Colorblind Homestead Act?

Detail of the Moses Speese family near Westerville, Custer County, Nebraska, 1888

Detail of the Moses Speese family near Westerville, Custer County, Nebraska, 1888
Courtesy Nebraska State Historical Society, RG2608-1345

The Homestead Act of 1862 was a piece of inspired legislation. It allowed anyone who was over 21 or the head of a household to own land. The Homestead Act became a symbol of newfound freedom for many African Americans. The day that the Homestead Act went into effect — January 1, 1863 — was the same day that President Abraham Lincoln issued the Emancipation Proclamation. Many Black Americans began looking to the west as a place where they would have the freedom to own their own land.

In addition, “head of a household” meant a single woman, or a single mother could own land. The Act had special provisions for the widows of Union soldiers that reduced the time they needed to “prove up” a claim. So, the Act expanded the economic options of women decades before the suffrage movement won the vote.

The Act specified that homesteaders had to be “citizens of the United States or [those] declaring the intention to gain citizenship.” That meant that any immigrant who legally entered the country was eligible to claim land. While immigration laws at that time favored immigrants from Europe, the Act did broaden the definition of who could own land.

Did the Act Succeed?

Using all the farm for crops — planting corn up to the front door, Custer County, Nebraska, 1888

Using all the farm for crops — planting corn up to the front door, Custer County, Nebraska, 1888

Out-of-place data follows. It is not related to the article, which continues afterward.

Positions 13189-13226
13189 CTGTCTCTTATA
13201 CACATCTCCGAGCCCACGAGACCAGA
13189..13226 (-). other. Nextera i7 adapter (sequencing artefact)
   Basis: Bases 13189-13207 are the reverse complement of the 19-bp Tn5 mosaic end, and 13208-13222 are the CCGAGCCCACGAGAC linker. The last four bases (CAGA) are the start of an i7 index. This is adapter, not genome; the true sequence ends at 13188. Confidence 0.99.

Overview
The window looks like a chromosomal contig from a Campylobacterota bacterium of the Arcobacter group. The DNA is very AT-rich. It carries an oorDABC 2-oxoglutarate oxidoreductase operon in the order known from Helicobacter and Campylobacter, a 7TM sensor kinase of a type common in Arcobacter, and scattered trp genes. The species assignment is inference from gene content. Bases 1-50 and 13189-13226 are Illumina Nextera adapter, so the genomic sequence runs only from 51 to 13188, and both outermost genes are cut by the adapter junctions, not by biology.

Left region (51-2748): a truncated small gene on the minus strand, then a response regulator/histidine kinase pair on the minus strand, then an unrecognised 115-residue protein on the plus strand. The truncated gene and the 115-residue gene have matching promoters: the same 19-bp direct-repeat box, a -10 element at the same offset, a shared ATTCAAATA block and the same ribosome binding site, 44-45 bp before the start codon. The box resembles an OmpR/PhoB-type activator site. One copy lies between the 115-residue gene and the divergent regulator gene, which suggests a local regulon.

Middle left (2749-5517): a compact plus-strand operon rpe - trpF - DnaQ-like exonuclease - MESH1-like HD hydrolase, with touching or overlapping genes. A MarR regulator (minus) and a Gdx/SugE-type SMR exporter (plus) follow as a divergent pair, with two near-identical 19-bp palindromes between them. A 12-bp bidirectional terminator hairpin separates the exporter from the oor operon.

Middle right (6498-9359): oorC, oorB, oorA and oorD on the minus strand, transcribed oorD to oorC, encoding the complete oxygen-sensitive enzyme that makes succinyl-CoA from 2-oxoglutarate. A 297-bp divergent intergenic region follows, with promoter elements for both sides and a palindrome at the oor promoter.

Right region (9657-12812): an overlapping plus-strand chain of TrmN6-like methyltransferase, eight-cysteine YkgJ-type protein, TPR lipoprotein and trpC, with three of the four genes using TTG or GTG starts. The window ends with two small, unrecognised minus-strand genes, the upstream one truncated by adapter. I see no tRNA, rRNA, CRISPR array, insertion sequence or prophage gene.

Courtesy Nebraska State Historical Society, RG2608-2023

Not everyone was happy with the Homestead Act. It was not a perfect piece of legislation and several problems developed.

  • In much of the west, 160 acres was just not enough land to sustain a viable farm. Just because it was a "free farm" did not guarantee that the farmer would be successful. Money and experience were also necessary ingredients in a successful homestead operation.
  • Corruption and land speculation ran rampant as people claimed free land with no intention of living on it, but rather intending to turn it around for a profit.

By 1900, only about 52% of the original homestead claimants had followed through to take legal title to the land. The remainder ended up in the hands of the railroads, private speculators and "shysters".

However, the Homestead Act did encourage settlers to move into areas of the United States that had not been settled, and it did hold out hope for those who wanted a chance to start over. Before the Act, most farmers living in the east were renters. After the Act, there was a realistic chance that you could be counted among the landowners.

Regardless of specific strengths and weaknesses, federal land policies like the Homestead Act played a major role in encouraging settlement in what was to become the state of Nebraska. The Act became the cornerstone of the nation’s public land policy.